I believe that most people, whether conservative or liberal, hate racism. If these athletes who are trying to protest racism, have proof of actual institutional racism, it will not be swept under the rug.

But to reiterate, if it's just an overpaid athlete shouting "Institutional Racism", without any proof, then he won't be taken seriously by most Americans. Just look at Kaepernick, who was ranting about racist cops while wearing socks with cops as pigs. That's really not a very good way to try to make a point.
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9 God is faithful, through whom you were called into fellowship with His Son, Jesus Christ our Lord.

Audie wrote:
"Christianity is not a joke, but it has some very poor representatives."


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Re: Making political statements in sports

Postby Philip » Wed Sep 27, 2017 7:34 pm

Rick, I may have misunderstood you were questioning institutional racism in U.S. law - and today? I'd say our laws are pretty colorblind. Obviously, not so in the past. But, again, people obviously only obsessed with racism of those they racially self identify with, while ignoring it everywhere else, or within or when dished out by their own race: Phonies and hypocrites! And so, in their very selective outrage, they often come very close to - or blatantly - act as if the problem is mostly or only with the majority race, or the race with the most economic and political power. And THAT, in and of itself, is a form of racism!

Or people who want to pin the sins of the past or of the long dead, to people living today that had nothing to do with it - not to mention the people of today weren't the ones those sins were directed at. You don't inherit guilt ir sin - that's the thinking of the brain dead - or those with some agenda.

Truthfully, I get really upset with people trying to tally up which racial group has the most sin or negative baggage! So then they start rattling oof a very selective list. Almost as much, I hate hearing the same stuff from or about the far left and the far right, or evil politicians of whatever party. There is a reason why God equally noted evil across mankind - often amongst those of his own chosen people. Mankind has a sin problem, and they are all about equally good at its techniques!

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Re: RRe: Making political statements in sports

Postby PaulSacramento » Thu Sep 28, 2017 4:36 am

JediMasterAaron wrote:
PaulSacramento wrote:
JediMasterAaron wrote:Both of you miss the point by a country mile. The only thing I agree with is that we need to talk, so lets talk. Friends, the protest has never been about the flag, anthem, military or whatever Fox news has been spewing out. It's about the unfair treatment of African-Americans by racist police officers, standing up to police brutality, and unjust killings of unarmed black men. Systemic racism, not blatant racism. Well, both really. No one should have a problem with that, so please stop with this whole "they're disrespecting the anthem, etc" when that's not even the problem. If you don't care enough to learn about the real issue then that's your choice, but it comes across as real ignorant and insensitive, which is the last thing I would expect from my fellow Christians. Being African American myself, this is important to me. I'll link a video that basically sums up my point. It will have some language. From there we can hopefully come to some understanding.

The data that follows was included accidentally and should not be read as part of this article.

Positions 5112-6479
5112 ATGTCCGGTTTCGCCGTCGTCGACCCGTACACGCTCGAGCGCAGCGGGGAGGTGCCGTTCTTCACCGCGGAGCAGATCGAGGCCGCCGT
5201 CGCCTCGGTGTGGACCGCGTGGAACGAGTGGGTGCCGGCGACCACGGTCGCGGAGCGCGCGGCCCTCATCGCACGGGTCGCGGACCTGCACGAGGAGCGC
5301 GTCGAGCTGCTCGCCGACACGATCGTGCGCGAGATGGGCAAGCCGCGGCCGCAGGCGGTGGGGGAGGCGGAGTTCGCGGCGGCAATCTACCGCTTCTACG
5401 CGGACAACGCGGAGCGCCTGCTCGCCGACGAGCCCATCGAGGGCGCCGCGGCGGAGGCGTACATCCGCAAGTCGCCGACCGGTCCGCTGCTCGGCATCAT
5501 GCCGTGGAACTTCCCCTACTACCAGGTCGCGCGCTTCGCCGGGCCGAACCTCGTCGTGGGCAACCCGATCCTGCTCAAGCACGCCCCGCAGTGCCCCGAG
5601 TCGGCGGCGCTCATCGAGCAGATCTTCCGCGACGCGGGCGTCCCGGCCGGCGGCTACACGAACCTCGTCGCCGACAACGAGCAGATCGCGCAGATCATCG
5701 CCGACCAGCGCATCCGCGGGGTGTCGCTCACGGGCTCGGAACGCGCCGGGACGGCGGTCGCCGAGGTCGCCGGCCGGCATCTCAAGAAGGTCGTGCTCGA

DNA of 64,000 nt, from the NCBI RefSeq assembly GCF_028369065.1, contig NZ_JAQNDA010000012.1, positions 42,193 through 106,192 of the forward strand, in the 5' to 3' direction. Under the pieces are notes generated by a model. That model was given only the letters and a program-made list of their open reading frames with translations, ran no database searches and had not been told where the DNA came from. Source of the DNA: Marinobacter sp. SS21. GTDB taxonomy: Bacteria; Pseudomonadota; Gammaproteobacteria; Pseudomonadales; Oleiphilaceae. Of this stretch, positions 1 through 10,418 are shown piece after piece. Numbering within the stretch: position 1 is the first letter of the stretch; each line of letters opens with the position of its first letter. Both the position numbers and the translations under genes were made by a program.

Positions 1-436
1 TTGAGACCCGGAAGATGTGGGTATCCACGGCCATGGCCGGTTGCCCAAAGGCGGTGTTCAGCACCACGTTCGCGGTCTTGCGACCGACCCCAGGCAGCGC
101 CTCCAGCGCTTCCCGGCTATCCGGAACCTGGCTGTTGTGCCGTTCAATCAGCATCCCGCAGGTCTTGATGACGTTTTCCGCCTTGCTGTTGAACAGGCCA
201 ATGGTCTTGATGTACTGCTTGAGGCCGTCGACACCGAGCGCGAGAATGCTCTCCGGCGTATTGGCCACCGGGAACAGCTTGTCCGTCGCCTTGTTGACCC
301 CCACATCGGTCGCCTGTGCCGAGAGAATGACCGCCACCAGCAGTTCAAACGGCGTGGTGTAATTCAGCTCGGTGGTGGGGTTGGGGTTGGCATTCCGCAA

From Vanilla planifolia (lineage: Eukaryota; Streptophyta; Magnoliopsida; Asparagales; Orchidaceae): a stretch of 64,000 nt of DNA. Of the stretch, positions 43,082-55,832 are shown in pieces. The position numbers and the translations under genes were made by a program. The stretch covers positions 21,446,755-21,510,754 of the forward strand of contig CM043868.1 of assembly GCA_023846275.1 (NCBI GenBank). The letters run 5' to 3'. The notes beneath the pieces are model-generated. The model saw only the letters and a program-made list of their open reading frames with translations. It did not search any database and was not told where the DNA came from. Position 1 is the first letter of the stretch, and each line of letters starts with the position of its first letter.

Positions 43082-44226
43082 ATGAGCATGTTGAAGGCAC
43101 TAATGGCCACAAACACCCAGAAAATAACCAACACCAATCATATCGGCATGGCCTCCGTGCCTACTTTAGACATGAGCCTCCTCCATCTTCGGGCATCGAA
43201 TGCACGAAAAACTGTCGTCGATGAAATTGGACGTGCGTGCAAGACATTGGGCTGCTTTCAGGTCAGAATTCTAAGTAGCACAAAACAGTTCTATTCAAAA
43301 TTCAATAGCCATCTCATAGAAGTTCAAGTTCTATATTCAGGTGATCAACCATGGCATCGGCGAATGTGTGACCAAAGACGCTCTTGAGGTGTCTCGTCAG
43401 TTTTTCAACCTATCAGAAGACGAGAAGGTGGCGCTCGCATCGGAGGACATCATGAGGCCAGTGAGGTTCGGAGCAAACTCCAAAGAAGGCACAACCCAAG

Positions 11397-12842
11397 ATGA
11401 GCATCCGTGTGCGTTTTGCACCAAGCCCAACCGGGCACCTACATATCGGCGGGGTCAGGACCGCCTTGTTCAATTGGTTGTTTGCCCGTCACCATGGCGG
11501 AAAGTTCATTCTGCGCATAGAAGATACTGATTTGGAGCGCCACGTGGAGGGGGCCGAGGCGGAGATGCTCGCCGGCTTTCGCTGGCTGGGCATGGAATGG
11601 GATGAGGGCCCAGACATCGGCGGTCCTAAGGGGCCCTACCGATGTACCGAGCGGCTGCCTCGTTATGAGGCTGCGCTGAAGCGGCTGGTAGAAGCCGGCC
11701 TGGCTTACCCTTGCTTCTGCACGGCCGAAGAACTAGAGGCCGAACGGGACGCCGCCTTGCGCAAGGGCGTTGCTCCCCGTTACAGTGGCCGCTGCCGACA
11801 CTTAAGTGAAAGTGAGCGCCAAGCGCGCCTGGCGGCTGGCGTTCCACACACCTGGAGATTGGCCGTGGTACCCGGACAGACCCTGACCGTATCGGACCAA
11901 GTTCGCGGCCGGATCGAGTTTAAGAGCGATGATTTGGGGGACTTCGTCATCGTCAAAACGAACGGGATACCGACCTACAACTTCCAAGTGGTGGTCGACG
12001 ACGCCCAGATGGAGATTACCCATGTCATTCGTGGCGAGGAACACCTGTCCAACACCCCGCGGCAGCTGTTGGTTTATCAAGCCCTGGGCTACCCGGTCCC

You don't see how rich, privileged BLACK athletes protesting SYSTEMATIC racism is self-defeating?
More blacks are killed by blacks than any other race.
More whites are killed by whites than any other race.
More whites are killed by cops than blacks.
And protesting the anthem of a PEOPLE, the people that have given you the ability to make millions playing a game, is just plain stupid.


You're right, I did use the wrong word. I meant institutional, my fault :mrgreen: . Now, I figured it was only a matter of time before you brought up the same responses I've seen a million times. I fail to see why how much money they make somehow makes them less qualified to speak on an issue or that they should be apathetic to certain issues. Or the typical response that they should shut up and do their job. I don't think you watched the video, or read my response, so I'll repeat it. The protest has nothing, absolutely NOTHING to do with the actual anthem, it's meaning, the lyrics, the flag, or however you want to spin it. I'll also reiterate I admit, I used the wrong word, I meant institutional racism. As for the crime, that's a product of what happens when the government cuts funding for after school programs. Idle time right? No one is ignoring the problem of black on black crime. We've been working on it, those rich, privileged, black athletes do a lot for their communities. Unfortunately, change doesn't happen overnight. The cop killings? We aren't advocating for criminals, it's the unarmed killings, where cops get off free and the police department doesn't even admit if they messed up or issue an apology.

You don't seem to grasp that the protest BECAME about the anthem,period.
Spoiled rich black athletes complaining about racism is just plain stupid, period.
Again, the ACTUAL crime stats don't bare out your INTERPRETATION of them.
As for cops killing unarmed black men, they also kill unarmed white men.